There were actually two administrators who helped me, both of them in the Assistant Dean of Students’ office, Frank Ayala and Scott Seligman [’73]. And for some reason, they — well Frank was Hispanic and he had kind of understood how difficult this was for me, on multiple levels. He helped by getting me housing at Spelman. Scott helped me as well by talking me through some of the more difficult times. Scott and I are still friends to this day. And the other people who helped were classmates of mine. Sometimes I had a schedule of people who would help babysit for me. They would sit with Paul for an hour, and I would run down to class and run back. And I wish that those people I could thank every single one of them. Because it helped so much to have them say, “It’s OK, we’re going to help you get through this.” I talked to a couple of people last night when I was here at Reunions, and they said “You know what was so neat? It was when we would go to your house, it was real world. There was a baby, like our brothers or our sisters. It helped to keep us grounded to go to your house. So, we loved going there, even though you thought that we were helping you, you were actually helping us keep a foot in the real world.” So, those people really made a big difference in supporting me. They didn’t look at it as “Wow, that’s so strange.” They knew it was a challenge. All of them were very critical to my succeeding, for sure.
At that time, I was married. I had married the dad. And he was very traditional, he had come from a very traditional family so he was like, “Well you have to take care of the cooking and the cleaning and the baby and everything else.” And then he was focused on school, and that was the way it was, back in that time. So, my day was getting up and feeding him, and you know, running down and doing the laundry, and coming back and working on readings, and then running to class, and then coming back. Sometimes if a babysitter couldn’t come, I would have to put him in the little baby carrier. He was actually a very good baby. He would be quiet until 50 minutes in and he would start talking and the professor would say, “Is there a baby in this class?” (laughs) “Excuse me sir, I’ve got to go now.” So, it had a — it was sort of this dichotomy of being a student but having very much responsibilities in the real world. You know, making sure the baby was cared for and fed, and keeping a house, and a marriage or whatever, all of those traditional things. But I always wanted to be a mom. That was the funny thing, is that it was the one thing as a kid I always knew I wanted to be. So being a mom somehow never bothered me. It felt very right. It was just done in an unusual way.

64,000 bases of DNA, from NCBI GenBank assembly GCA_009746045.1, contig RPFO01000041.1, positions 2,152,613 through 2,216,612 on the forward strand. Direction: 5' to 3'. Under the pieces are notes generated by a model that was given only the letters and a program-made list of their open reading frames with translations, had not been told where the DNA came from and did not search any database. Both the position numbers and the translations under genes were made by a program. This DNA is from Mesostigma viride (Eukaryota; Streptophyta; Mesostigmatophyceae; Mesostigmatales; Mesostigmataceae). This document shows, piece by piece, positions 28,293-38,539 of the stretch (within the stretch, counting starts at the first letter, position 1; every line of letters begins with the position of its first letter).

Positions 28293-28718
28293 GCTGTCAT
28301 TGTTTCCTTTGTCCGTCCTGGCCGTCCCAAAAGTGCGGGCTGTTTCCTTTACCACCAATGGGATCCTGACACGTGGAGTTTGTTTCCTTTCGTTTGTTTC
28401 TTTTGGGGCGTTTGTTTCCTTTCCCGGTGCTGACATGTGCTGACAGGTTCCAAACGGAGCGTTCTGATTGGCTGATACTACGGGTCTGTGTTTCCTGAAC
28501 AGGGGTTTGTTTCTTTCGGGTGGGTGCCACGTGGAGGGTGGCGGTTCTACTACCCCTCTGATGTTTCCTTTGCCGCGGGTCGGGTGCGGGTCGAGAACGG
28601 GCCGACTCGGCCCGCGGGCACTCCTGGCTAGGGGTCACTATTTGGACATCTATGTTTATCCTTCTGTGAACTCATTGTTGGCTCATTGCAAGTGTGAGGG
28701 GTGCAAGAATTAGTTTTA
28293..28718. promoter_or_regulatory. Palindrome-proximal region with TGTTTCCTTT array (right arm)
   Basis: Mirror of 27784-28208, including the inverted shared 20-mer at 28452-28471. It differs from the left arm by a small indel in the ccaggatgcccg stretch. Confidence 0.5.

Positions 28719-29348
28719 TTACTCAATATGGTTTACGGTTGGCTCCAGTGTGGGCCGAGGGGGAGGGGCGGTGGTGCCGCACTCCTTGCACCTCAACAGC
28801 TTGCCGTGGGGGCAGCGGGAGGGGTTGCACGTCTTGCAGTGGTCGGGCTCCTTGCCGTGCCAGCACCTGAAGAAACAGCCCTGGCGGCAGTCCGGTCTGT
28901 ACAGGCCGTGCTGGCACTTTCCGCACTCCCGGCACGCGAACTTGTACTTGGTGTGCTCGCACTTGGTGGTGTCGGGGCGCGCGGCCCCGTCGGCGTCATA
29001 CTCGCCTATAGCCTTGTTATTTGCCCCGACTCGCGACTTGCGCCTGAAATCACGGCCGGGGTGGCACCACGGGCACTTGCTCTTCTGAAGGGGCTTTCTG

As a student, I just remember wanting to get as much as I could out of my academics. But I also had to set a different bar for myself. I mean, I knew I wasn’t going to be the valedictorian, or the Pyne Prize winner, or whatever. I just wanted to be able to finish with a fairly decent record. But I had to say to myself, “There’s only so much you can do because you have this balance in your life that you have to keep.”
There was a lot of shame associated with my Princeton experience 40 years ago. I used to apologize, because I had been a mom and a student and I had gotten pregnant and everything else. Forty years later — 40 years ago, everybody said “This is a huge mistake, you will never be successful. You are guaranteeing that you will be a failure in your life. Within 10 years you’ll be selling pencils on a street corner like a dumb Mexican girl.” Well, 40 years later I can look back and say, “Nope, it wasn’t a mistake.”
I knew that, while it’s not a journey I would recommend for everyone, I knew it was the right journey for me and it was a mistake that wasn’t. I got to determine what was going to be a mistake. And I got to work to change my destiny and my son’s destiny. And Princeton, having that foundation, I realized for the good and the bad was the core; that was the seed from which this amazing life grew. Having this education as my core, changed my future. And having that baby changed my future. And they could both coexist in this same life.
BT: Our thanks to J.C. Alvarez for sharing her story. Brett Tomlinson produced this episode. The music is licensed from FirstCom Music.
If you have a Princeton story you’d like to share, please let us know. You can email the Princeton Alumni Weekly at email@example.com.